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Obtaining Remote Sensing Data measurements of light energy for each target

area.
Remote sensing is generally done by
observations from airplanes or satellites, Temporal frequency refers to the cycle of
with airplanes generally providing very high coverage, or how often data are collected
resolution over limited areas, and satellites from a particular satellite. The temporal
providing lower resolution, but over the frequencies of operating remote sensing
entire planet. A remote sensing satellite satellites ranges from one satellite pass
system entails one or more orbiting every month to two every day.
spacecraft with a stable platform for sensors
(cameras) and a means of transmitting data Remote sensing systems make tradeoffs
back to the ground. Remote sensing from between spatial resolution, spectral
aircraft is done with digital- or film-based coverage, and temporal frequency. For some
camera systems. Remote sensing can also uses, fine spatial detail is crucial. In other
be done with sensors mounted on ground- cases, information is needed frequently, but
based platforms like tractors. does not require as much detail. For
example, weather data are needed several
Important attributes of remote-sensing times a day. Other times, having more
systems include spatial resolution, spectral measurements in the spectral domain
coverage, and temporal frequency. Spatial provides the appropriate information. For
resolution describes the level of detail, or example, when the health and vigor of plants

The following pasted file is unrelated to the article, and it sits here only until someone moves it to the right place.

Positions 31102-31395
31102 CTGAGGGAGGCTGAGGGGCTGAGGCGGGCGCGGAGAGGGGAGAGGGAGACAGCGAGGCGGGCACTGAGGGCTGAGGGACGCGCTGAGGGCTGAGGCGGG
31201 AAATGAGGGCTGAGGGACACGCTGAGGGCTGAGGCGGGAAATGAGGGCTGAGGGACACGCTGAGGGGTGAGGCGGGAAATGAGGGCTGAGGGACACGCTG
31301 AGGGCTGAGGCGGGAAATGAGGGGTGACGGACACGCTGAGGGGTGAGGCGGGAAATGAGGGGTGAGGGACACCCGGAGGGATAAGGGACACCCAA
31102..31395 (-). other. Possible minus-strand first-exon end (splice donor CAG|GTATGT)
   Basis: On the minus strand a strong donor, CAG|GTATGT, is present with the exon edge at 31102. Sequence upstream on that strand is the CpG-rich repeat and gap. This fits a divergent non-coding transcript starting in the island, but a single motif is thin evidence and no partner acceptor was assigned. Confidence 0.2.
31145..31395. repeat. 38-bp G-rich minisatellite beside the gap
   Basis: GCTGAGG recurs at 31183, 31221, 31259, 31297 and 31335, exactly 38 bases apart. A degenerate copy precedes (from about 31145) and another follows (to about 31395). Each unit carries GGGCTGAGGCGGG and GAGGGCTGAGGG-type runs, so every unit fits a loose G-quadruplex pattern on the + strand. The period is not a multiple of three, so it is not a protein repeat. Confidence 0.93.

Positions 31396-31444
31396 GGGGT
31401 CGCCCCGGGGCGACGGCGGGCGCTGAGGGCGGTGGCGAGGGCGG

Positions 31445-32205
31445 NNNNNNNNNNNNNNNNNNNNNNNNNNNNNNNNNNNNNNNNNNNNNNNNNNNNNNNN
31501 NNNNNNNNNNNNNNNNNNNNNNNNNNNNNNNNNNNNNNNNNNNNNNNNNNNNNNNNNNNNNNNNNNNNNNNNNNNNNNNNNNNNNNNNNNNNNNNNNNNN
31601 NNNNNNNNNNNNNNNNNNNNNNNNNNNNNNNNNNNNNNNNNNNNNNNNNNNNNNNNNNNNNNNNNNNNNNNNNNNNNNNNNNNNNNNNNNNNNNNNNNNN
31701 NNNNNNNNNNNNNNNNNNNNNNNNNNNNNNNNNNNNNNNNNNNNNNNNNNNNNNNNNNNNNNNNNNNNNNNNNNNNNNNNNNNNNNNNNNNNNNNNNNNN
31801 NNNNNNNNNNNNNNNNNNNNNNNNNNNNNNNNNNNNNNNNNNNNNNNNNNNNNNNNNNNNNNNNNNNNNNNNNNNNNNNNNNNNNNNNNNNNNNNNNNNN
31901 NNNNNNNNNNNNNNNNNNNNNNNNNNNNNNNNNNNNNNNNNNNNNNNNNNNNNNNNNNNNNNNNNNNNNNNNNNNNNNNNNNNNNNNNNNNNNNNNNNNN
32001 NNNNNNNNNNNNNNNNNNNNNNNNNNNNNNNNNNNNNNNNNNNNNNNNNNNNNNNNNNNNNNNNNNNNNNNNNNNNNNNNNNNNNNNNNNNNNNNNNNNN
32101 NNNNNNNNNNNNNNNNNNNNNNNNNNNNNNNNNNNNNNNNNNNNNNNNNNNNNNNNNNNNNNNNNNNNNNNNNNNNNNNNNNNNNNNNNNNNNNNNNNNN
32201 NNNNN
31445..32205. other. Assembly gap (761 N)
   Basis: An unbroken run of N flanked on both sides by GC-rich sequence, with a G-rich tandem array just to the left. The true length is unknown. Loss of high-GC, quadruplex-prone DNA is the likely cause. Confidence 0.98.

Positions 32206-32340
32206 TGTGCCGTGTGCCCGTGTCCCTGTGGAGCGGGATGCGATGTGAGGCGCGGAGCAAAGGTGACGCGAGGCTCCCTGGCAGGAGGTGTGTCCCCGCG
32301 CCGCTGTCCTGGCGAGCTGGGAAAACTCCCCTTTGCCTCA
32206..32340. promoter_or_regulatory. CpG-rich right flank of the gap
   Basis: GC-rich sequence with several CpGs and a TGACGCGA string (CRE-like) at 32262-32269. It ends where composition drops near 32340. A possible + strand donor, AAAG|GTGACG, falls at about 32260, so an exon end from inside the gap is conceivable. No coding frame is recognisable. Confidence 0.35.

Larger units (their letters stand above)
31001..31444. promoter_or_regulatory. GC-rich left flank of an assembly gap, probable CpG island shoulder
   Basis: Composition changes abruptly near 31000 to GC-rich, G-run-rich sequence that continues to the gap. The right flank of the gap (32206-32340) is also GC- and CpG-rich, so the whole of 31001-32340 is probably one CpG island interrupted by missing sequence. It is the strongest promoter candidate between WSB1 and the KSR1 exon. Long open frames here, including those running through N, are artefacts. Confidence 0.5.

smallest size of an object that can be throughout an entire region is desired,
identified. An images spatial resolution can spectral coverage is important but spatial
also be described as the closest that two detail and some temporal frequency can be
objects can be together and still be forfeited.
distinguished reliably. With images taken at
three-meter resolution, for example, cars can Applications of Remote Sensing
be distinguished from trucks, while with
images taken at 10-meter resolution neither Some applications of remote sensing include
cars nor trucks can be identified. Present evaluating spatial variability of soil and crop
civilian satellite systems have spatial canopy surfaces for more efficient
resolutions that range from 10 meters to 4 application of crop inputs. For example, we
kilometers. A number of civilian systems have used aerial photographs of bare soil
have been recently launched (and others surfaces (Figure 2) as a means of
have been proposed for launch within the characterizing spatial variation in soil
next several years) that will provide images properties and their effect on corn yields. In
at 1-5 meter resolution. this example, soil color data from the image
was delineated, using computer-aided
Spectral coverage refers to how many classification techniques, into management
different colors and different parts of the zones (Figure 2). A geo-referenced soil-
wavelength spectrum are measured. When sampling scheme was used to obtain field
data from the different wavelengths are information about yield determining soil
combined (by a computer), the resulting chemical properties (soil pH, EC, P, and
images reveal far more about the Earth's organic matter). Soil chemical properties
surface than images that record only visible differed noticeably among the management
light. Systems today take from one to seven zones (Table 2), with soil chemical
properties being much more optimal for crop growth in the dark-colored soils of MZ 1 than the
lighter colored soils of MZ 4. This was reflected in grain yield maps collected from this field,
with higher yields located in
MZ 1 and lower yields in MZ 4. These results indicate the potential value of using
remotely sensed data as means of applying crop inputs.